"What do you say to a police officer who tells you to stop when you are legally and not obstructively filming their interactions?" [more inside]
How Joe Redner Invented The Lap Dance, Built A Strip-Club Empire, Became A Model Citizen, Fought For Your Rights, And Beat Cancer
The U.S. First Circuit Court of Appeals has held that recording police officers performing their duties in public is a "clearly established first amendment right". [more inside]
An Ohio trial court judge last Friday in State v. Stephens [.pdf] held that there is no First Amendment right to bark at a police dog. [more inside]
ACLU launches "Spyfiles" to track domestic surveillance. "The American Civil Liberties Union launched a new website Tuesday to track incidents of domestic political surveillance by the government along with a report (PDF) claiming such incidents have increased steadily since the September 11, 2001 terrorist attacks. According to the report there have been 111 incidents of illegal domestic political surveillance since 9/11 in 33 states and the District of Columbia. The website, Spyfiles, will serve as the ACLU's online home for all news and reports of domestic spying."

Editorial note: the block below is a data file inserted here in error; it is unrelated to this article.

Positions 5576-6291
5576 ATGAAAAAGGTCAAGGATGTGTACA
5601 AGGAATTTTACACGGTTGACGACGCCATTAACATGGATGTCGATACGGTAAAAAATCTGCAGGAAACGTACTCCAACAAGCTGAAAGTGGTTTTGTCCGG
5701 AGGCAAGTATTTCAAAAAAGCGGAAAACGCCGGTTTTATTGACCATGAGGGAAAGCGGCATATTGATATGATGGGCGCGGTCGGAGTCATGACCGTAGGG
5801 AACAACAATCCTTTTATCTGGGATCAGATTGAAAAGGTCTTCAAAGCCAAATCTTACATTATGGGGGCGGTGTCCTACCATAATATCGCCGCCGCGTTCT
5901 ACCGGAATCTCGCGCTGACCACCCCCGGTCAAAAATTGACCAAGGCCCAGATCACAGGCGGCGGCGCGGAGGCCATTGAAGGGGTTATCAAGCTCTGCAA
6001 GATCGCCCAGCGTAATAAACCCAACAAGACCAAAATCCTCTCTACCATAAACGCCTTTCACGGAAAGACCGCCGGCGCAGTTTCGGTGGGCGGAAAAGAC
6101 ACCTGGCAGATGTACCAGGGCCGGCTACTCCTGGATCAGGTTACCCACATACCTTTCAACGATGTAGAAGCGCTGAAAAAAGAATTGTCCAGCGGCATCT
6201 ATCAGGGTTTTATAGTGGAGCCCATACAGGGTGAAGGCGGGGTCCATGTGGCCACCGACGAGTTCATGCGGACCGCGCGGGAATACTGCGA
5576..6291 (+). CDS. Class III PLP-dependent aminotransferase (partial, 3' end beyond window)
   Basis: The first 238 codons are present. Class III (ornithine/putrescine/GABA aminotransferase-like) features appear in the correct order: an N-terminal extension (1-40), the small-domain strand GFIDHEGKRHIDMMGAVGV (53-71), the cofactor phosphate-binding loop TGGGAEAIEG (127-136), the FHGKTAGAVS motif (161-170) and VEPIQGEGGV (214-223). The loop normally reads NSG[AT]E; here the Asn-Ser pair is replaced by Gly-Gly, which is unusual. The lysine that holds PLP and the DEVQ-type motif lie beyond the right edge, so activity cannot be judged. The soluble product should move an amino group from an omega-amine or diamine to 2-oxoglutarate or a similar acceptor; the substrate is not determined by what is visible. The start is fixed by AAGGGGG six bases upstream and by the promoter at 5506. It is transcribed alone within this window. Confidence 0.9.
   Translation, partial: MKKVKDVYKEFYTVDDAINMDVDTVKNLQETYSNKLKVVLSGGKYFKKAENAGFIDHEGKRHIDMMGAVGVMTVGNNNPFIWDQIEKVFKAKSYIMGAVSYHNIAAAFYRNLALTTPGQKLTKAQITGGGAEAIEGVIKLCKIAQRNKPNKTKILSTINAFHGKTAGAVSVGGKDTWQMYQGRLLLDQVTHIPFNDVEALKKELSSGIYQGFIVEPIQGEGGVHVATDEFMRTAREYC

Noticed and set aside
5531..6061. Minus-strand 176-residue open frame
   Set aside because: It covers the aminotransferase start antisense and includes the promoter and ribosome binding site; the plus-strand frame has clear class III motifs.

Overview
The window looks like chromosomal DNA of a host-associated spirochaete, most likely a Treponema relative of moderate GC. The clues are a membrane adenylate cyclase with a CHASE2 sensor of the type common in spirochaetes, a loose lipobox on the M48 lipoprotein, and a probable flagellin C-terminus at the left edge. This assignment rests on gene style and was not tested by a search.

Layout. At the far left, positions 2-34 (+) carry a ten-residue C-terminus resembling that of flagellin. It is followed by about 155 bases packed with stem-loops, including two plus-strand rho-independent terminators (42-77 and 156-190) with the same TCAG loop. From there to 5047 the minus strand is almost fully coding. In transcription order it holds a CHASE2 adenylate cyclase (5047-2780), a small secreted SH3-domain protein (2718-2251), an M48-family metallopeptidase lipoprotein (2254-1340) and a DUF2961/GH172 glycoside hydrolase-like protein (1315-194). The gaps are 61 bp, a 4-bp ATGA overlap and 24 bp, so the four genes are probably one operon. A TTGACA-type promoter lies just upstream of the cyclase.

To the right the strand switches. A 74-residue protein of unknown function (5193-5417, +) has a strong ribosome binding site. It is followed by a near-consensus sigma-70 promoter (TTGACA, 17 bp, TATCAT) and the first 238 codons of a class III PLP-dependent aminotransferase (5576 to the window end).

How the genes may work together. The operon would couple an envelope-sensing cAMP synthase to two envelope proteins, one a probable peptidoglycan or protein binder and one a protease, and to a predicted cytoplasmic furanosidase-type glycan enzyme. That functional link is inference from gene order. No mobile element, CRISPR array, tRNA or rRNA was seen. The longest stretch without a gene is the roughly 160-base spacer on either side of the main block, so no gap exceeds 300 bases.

"In at least three states (Illinois, Massachusetts, and Maryland), it is now illegal to record an on-duty police officer even if the encounter involves you and may be necessary to your defense, and even if the recording is on a public street where no expectation of privacy exists. The legal justification for arresting the “shooter” rests on existing wiretapping or eavesdropping laws, with statutes against obstructing law enforcement sometimes cited." Previously. One of the illegal recordings, embedded in an article. [more inside]